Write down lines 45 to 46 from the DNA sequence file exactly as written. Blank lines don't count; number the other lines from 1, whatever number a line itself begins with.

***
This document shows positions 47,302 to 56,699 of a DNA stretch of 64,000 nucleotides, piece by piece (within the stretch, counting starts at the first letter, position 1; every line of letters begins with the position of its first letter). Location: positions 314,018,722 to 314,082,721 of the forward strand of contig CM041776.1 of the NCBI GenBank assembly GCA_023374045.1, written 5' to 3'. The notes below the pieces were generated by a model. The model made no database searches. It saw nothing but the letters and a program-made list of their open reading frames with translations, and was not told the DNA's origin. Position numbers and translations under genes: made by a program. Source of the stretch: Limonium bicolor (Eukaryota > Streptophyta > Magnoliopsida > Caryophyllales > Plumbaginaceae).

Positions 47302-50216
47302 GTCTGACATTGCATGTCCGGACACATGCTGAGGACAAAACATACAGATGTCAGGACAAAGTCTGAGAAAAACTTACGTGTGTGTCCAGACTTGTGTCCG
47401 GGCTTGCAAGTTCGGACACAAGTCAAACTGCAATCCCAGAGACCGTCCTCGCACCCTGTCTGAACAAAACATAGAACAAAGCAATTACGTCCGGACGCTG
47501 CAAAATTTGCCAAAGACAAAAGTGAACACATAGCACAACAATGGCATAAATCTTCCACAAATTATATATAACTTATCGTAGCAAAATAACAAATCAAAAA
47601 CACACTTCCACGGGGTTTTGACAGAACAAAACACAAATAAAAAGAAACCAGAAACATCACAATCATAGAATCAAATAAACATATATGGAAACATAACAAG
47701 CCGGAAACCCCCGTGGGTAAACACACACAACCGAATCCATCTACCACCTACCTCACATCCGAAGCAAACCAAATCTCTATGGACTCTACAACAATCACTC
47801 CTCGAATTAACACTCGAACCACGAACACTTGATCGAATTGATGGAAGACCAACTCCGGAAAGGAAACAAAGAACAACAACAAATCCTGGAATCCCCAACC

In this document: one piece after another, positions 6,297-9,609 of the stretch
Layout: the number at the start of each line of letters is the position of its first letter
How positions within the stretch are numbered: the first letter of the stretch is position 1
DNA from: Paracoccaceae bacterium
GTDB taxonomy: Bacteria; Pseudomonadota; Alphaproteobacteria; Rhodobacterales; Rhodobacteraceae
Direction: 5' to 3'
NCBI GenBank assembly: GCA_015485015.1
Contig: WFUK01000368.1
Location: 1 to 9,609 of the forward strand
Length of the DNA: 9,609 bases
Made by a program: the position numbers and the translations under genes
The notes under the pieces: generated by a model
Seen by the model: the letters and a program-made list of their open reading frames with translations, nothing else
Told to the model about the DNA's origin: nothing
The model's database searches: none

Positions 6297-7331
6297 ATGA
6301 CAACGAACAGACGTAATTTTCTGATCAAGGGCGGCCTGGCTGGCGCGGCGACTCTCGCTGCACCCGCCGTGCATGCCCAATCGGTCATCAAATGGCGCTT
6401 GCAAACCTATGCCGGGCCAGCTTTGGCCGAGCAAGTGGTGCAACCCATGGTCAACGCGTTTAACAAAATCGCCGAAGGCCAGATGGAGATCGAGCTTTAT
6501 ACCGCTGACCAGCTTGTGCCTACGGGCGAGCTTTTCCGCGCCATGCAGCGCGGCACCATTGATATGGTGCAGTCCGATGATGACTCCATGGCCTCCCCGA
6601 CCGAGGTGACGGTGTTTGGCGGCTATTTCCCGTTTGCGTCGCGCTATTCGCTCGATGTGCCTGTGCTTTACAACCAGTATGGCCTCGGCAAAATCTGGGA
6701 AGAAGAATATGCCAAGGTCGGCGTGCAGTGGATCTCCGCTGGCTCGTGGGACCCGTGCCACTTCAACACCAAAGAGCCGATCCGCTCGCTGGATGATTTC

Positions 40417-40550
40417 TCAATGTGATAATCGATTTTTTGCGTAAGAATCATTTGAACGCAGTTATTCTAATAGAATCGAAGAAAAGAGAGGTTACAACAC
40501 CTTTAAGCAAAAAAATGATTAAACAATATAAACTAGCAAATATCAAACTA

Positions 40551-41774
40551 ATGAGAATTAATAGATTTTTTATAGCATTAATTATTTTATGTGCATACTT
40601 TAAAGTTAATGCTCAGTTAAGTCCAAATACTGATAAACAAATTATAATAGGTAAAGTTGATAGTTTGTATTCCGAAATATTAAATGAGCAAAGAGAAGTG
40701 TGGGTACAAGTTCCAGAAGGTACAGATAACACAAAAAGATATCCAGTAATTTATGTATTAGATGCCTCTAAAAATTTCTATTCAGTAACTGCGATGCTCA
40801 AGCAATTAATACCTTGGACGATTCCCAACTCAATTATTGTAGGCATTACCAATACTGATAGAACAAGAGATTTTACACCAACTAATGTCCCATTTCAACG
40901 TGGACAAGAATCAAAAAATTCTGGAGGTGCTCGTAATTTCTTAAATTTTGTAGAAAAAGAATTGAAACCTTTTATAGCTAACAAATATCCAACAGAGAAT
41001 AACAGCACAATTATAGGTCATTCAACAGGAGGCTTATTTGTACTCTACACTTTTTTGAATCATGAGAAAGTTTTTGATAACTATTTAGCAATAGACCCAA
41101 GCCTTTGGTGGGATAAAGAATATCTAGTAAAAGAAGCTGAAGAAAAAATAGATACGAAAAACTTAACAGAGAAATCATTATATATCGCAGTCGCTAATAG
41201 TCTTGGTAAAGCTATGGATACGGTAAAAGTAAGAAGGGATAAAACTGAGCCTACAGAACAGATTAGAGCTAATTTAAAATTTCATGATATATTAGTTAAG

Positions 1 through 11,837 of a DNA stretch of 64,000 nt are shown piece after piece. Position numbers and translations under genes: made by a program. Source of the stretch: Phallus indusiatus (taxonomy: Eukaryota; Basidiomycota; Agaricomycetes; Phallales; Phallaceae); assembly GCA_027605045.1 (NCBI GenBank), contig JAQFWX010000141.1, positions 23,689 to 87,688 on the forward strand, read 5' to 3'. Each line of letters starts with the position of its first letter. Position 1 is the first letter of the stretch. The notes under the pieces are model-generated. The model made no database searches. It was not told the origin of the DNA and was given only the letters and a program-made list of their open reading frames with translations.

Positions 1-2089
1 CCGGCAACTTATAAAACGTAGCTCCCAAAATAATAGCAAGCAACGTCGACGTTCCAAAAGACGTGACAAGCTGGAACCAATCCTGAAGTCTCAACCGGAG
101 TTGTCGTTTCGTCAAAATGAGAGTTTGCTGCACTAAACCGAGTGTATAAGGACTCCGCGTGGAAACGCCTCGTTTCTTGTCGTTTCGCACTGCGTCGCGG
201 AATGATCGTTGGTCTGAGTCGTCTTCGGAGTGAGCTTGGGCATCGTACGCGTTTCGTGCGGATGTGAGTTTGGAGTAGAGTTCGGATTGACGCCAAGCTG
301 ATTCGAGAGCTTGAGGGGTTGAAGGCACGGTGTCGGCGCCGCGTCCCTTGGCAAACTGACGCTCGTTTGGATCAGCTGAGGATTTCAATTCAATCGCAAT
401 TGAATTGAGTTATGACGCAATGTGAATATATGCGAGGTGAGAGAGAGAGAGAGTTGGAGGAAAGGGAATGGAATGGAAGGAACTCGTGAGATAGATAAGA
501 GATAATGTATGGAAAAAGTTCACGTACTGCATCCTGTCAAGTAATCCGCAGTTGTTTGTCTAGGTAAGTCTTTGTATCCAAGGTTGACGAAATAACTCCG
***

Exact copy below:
1 CCGGCAACTTATAAAACGTAGCTCCCAAAATAATAGCAAGCAACGTCGACGTTCCAAAAGACGTGACAAGCTGGAACCAATCCTGAAGTCTCAACCGGAG
101 TTGTCGTTTCGTCAAAATGAGAGTTTGCTGCACTAAACCGAGTGTATAAGGACTCCGCGTGGAAACGCCTCGTTTCTTGTCGTTTCGCACTGCGTCGCGG